Rome and Vatican City

The whole world knows about Rome, which means getting even the most minuscule glimpse of a statue or building is comparable to high-level combat with amateurs. Despite all this, Rome still was and always will be remarkable. Her ruins, architecture, and art were glorified in photos throughout our childhood years, and as a result, images of Rome’s famous ancient ruins have been plastered to our minds. To see them in life was imagination solidifying into reality.

Most people spend several days taking in what Rome has to offer, but we only spent one day in Rome and one day in Vatican City. Because all of Rome’s famous sites could actually be seen in a single day (it was only a 15 minute walk from one site to the next!), and because the lines and crowds were already unbearable in mid-May, our visit became the sport of “do all the obligatory tourist stuff, dodge, and get the hell out.” Sure, it was rushed, but it was just too freakin’ crowded. Mingling between tour buses and groups was never our idea of a good time.

We pulled into LGP Roma right when they opened at 8am, checked in, and hopped on the metro straight into the city. Our first stop: the coliseum. We had already purchased our tickets online for €14 each, so we knew the queue wouldn’t be too terrible. Because it was still early in the day and we only had to go through the security line, we were in the coliseum within 20 minutes. Its exterior definitely lived up to its hype, and the interior more-so. Standing along the crumbled sidelines and gazing down at the center ring where thousands have been killed for entertainment was a moving experience.

Upon exiting the coliseum, we immediately lined up to enter the Roman forum and Palatine Hill (the ancient city ruins). We probably waited about 30 minutes…buuuut it was absolutely worth the wait. I had no idea that the ancient city of Rome lay scattered within the heart of the modern city. Entrance to the forum was included in the ticket to the coliseum.

Then we took a much-needed lunch break before proceeding to the Mouth of Truth. We passed through Capitol Hill first.  Ancient statues resembled selfies!IMG_20160516_143324

There was also a line to take a picture with the Mouth of Truth, but we didn’t mind because it was shaded.
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As we headed toward the Trevi Fountain, we passed by the massive and extraordinary Monument to Vittorio Emanuele II, also called by locals “the giant typewriter.”IMG_1787

We didn’t spend more than a minute or two at the Trevi Fountain due to the crowds and combative selfie sticks.IMG_1790

Next was the Pantheon, followed by a leisurely stroll through the Piazza Navona.

We crossed the Tevere River up to Garibaldi Hill for apparently the best view of Rome, but it was more of a relaxing hang-out spot than an epic viewpoint. If you have time to kill, by all means, check it out. We most certainly had time to kill before chowing down on delicious Italian fare for dinner. Our goal for Day 1 in Rome was to see all the sites. I’d call Day 1 a success!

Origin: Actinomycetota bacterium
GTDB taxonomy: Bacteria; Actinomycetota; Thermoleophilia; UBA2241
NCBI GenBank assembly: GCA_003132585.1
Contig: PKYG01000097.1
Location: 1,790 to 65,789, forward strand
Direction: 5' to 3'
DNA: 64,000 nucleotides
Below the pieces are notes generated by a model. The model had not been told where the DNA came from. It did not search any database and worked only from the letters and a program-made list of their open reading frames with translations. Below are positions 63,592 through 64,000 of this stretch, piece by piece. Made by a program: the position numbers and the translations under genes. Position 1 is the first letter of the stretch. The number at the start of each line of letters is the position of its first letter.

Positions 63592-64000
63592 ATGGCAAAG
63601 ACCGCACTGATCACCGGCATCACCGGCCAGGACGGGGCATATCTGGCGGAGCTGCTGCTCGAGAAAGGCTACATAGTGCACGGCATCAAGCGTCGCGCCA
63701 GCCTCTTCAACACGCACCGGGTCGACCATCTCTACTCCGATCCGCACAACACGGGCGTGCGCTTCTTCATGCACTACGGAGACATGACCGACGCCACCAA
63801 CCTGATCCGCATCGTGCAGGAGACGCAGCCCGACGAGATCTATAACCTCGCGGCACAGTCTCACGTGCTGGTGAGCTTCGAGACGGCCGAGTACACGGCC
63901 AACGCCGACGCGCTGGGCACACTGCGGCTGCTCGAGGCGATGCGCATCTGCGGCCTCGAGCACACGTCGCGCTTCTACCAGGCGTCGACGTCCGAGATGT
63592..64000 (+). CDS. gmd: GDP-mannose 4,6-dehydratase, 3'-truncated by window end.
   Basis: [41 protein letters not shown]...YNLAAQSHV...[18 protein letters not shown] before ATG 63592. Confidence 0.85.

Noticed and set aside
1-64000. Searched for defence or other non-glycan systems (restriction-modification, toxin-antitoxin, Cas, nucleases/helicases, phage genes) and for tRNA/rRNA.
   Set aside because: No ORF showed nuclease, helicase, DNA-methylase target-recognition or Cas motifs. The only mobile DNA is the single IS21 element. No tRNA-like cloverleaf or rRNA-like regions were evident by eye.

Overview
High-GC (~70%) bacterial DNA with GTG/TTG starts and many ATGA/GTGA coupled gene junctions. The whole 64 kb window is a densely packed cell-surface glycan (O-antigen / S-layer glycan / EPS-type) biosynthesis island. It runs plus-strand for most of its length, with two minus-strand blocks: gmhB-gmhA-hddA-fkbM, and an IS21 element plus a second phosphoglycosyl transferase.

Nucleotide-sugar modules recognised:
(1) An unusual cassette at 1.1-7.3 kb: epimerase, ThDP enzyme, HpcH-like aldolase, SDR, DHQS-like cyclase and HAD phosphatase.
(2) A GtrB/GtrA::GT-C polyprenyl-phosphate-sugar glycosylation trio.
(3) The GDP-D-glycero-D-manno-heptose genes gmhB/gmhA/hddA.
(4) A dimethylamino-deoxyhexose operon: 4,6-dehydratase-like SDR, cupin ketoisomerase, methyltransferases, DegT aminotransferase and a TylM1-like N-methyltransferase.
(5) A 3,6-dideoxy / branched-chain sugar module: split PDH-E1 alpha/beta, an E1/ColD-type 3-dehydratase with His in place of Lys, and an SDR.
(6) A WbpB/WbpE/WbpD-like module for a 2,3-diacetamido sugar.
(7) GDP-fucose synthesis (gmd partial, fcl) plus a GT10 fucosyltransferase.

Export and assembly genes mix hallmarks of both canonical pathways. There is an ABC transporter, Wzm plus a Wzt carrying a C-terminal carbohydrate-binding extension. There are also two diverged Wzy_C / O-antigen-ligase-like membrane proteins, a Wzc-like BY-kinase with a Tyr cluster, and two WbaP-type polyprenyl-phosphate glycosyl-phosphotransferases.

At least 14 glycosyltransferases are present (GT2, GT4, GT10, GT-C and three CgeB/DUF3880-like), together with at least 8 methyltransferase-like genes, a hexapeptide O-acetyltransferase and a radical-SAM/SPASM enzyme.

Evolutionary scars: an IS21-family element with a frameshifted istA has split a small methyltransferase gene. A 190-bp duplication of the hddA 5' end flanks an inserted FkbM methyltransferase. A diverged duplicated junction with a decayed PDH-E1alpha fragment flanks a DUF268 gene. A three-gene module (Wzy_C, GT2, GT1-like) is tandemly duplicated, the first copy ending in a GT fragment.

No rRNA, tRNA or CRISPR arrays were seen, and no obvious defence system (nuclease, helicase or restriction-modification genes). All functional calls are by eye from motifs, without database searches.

Day 2 was Vatican City: St. Peter’s Basilica, the dome, the Vatican museums and the Sistine Chapel, and the square. I had already purchased tickets to the Vatican Museums online for €20 each prior to arriving—please, do yourself a favor and purchase tickets online!!! The lines that we saw had to have been at least 3 hours long.

To get into the basilica (which was free, yay!), we had to of course wait in another long security check. Not all the security checks were up and running and we still waited about half an hour. Totally worth it of course to experience the world’s largest cathedral.

I had to see the iconic view over Vatican City, so climbing the basilica’s dome was a must. Another long queue and €6 each later, we climbed the spiral staircase into the dome. Yes, the views overlooking the city were worth the wait.

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After leaving the dome and the basilica, we made our way over to the Vatican Museums and Sistine Chapel. Thanks to my online ticket purchase, we didn’t have to wait at all and we entered the museum quickly only to be smothered by tour groups and tour groups and even more tour groups. We really hate to admit but although the Vatican Museums were the most disgustingly packed museums we had visited during our entire trip in Europe with some of the worst tourists I’ve ever encountered (one tourist touched everything he walked by, and another tourist sat on a statue to take a picture with it), its 7 kilometers of sculpture, topography, tapestry, and painting exhibits ended up being our favorite museum of all. Its collections simply could not be beat, especially with the grand finale of the famous Sistine Chapel.

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Despite all the wonders of the museum, it was a relief to leave it. It meant fresh air, no crowds, no pushing and shoving, and a revisit to St. Peter’s Square. When we returned to the square, it was early evening, which meant all the tour groups had gone home.  Refreshing and beautiful indeed.IMG_1865

Like any major city, Rome, in addition to the overcrowded tourist sites, offered a plethora of wonderful cafes, restaurants, parks, and boutiques that would take a lifetime to enjoy. Between visiting the attractions we indulged in local gelato and panini shops and a low-key bar, making us equally charmed with the local neighborhoods as we were intrigued with the ancient ruins.  Had we chosen to stay in Rome longer we probably would have just ate our way through the city.  Yes, we rushed through Rome, only because our goal was to see the sites we spent our entire childhood learning about.  Rome was crazy, beautiful, and intense, and although we loved our short time there, we were glad to leave behind the traffic and the tour buses.

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